Friday, May 12, 2006

A big fat picture...

From the design file...
Ok, here are some notes for the curious. So far the PBEM concept rocks. Problem is running it by hand for more than one or two players gets fancy. I keep emailing the wrong (or worse, incorrect) files out. I'm just too sloppy an organizer to do it right twice a day.
The biggest issue I'm having right now (systemic issue) is with the dungeons, however. Up to this point I've been using a card based dungeon idea to randomly generate the dungeons. If you've ever played Chainsaw Warrior, it's like that. You can skip down a bit.

If you haven't it works like this:
The player has a deck of cards. Each card represents a location in the dungeon. Each location presents a challenge to be faced, like an encounter with bad guys or a trap. If you resolve the card, you get to flip the next card over. Mixed into the deck is a "boss location". This card is the goal. When/if you flip that one over you fight an extra special encounter. This simulates exploring the dungeon.

Problem one is the cards come together in a disjointed, random manner, so the dungeons never have character. Problem two is, because the base set of cards was designed to be used as part of a game that was intended to last about 2 hours, they are not very diverse. You end up with a chain of "corridor", "stair", "store room", "corridor", "corridor"... it's like a Hanna-Barbara dungeon.

So I resolved to fix this. My first idea: full blown AD&D style dungeons (yes, I know it's not called Advanced Dungeons & Dragons anymore - I'm old, don't bug me). This gives me maximum fidelity when it comes to style. Now every dungeon can be a master piece, complete with thematic encounters, clever traps and evil. Problem is, I remembered after trying to do just one dungeon this way, every dungeon has to be a master piece. You can't just make it up off the cuff or the map starts to get out of whack, and in a way it's worse, because you've elevated the expectation of suspension of belief, and are now failing to deliver.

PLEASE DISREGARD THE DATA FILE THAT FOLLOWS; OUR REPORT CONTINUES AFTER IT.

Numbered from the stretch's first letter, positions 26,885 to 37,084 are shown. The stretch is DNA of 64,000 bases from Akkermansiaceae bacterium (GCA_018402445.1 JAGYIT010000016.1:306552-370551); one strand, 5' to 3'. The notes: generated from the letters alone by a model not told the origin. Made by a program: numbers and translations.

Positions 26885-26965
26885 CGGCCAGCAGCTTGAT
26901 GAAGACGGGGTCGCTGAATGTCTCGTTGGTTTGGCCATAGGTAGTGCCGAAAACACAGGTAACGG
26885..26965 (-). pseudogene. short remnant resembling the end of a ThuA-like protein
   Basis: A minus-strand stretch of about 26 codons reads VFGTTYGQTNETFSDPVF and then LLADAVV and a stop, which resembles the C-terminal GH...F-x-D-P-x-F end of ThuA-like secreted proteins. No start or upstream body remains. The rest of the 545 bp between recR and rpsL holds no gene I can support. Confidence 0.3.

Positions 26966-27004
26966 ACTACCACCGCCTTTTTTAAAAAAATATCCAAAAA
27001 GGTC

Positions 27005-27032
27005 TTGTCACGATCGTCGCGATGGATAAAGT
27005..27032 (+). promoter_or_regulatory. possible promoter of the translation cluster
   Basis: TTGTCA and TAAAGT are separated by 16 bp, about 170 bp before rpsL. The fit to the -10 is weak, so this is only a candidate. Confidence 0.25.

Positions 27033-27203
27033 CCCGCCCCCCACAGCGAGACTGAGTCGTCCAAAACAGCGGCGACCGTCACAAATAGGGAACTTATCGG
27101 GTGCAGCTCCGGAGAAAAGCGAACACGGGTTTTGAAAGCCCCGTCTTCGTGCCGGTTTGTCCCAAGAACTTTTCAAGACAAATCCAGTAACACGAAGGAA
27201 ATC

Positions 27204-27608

That brings us to cut three. See picture above, which is a graphical note on what I hope is going to be a better dungeon generator. I'm going to experiment with an Interactive Fiction style of map. Some of you (older than 25) may remember IF from the way back days when the Commodore name was home computing. There was a whole genre of games based on a text presentation of locations and parsing English (or at least English like) commands typed in at a prompt. They work like this.

Each "room" is a node on a network diagram. The nodes are attached by links in directions of the compass, and in many cases up down. Some times Up/Down links are direct - "You see a set of stairs going UP." Some times, they are indirect - "You see a ladder. It extends into a hole in the ceiling of the room.", in which case you would say "climb ladder" or "use ladder" and get up. But I digress.

I think the node based dungeon mixes the key points from both. It's still random. This is important as I want the players to be able to return to a dungeon area and explore it repeatedly, I don't want them to have to put up with the same 19 rooms each time. Well, at least not in exactly the same order.

I can create the dungeons with thematic groups.
For example I could plug in a secret lab, tower, observatory chain. I believe this mixing of "tile sets" is similar to how Blizzard works the map making logic for Diablo and Diablo II. So, now I just need to make a tool with all the rules and all the room sets that can, with the click of a button, whip up a new dungeon. Problem solved!

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